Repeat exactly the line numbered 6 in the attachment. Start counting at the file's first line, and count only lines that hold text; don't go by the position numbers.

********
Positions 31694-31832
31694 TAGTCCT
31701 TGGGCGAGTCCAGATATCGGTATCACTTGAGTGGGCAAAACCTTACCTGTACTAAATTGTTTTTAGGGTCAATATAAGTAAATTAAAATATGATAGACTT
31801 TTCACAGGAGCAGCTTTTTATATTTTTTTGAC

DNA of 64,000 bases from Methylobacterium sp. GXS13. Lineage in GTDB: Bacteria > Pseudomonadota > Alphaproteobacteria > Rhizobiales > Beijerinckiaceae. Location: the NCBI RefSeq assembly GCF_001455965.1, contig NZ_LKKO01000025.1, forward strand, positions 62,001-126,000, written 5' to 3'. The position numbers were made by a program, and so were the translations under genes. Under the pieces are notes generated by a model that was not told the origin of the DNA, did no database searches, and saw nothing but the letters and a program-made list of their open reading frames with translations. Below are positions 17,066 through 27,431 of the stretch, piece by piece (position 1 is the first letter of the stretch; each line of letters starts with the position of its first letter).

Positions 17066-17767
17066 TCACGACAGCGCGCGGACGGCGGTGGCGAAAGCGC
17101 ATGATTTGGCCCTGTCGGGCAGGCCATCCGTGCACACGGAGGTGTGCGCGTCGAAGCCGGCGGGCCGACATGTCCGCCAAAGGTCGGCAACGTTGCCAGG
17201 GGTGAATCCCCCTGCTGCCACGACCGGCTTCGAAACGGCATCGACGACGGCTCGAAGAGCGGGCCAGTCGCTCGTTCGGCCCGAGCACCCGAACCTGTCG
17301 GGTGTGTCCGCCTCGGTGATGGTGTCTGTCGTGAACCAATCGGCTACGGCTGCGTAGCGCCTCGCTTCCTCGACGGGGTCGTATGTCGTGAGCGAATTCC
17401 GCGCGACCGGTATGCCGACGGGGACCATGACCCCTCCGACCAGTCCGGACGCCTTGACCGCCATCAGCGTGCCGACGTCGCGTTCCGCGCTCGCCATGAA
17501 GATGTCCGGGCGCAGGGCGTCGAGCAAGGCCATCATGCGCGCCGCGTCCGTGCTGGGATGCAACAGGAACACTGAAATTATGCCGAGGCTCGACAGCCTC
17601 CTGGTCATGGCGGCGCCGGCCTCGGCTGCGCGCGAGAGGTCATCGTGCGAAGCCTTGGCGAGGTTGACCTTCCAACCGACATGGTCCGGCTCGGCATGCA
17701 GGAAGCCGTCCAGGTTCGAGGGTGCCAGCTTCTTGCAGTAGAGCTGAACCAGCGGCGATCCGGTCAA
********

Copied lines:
Positions 17066-17767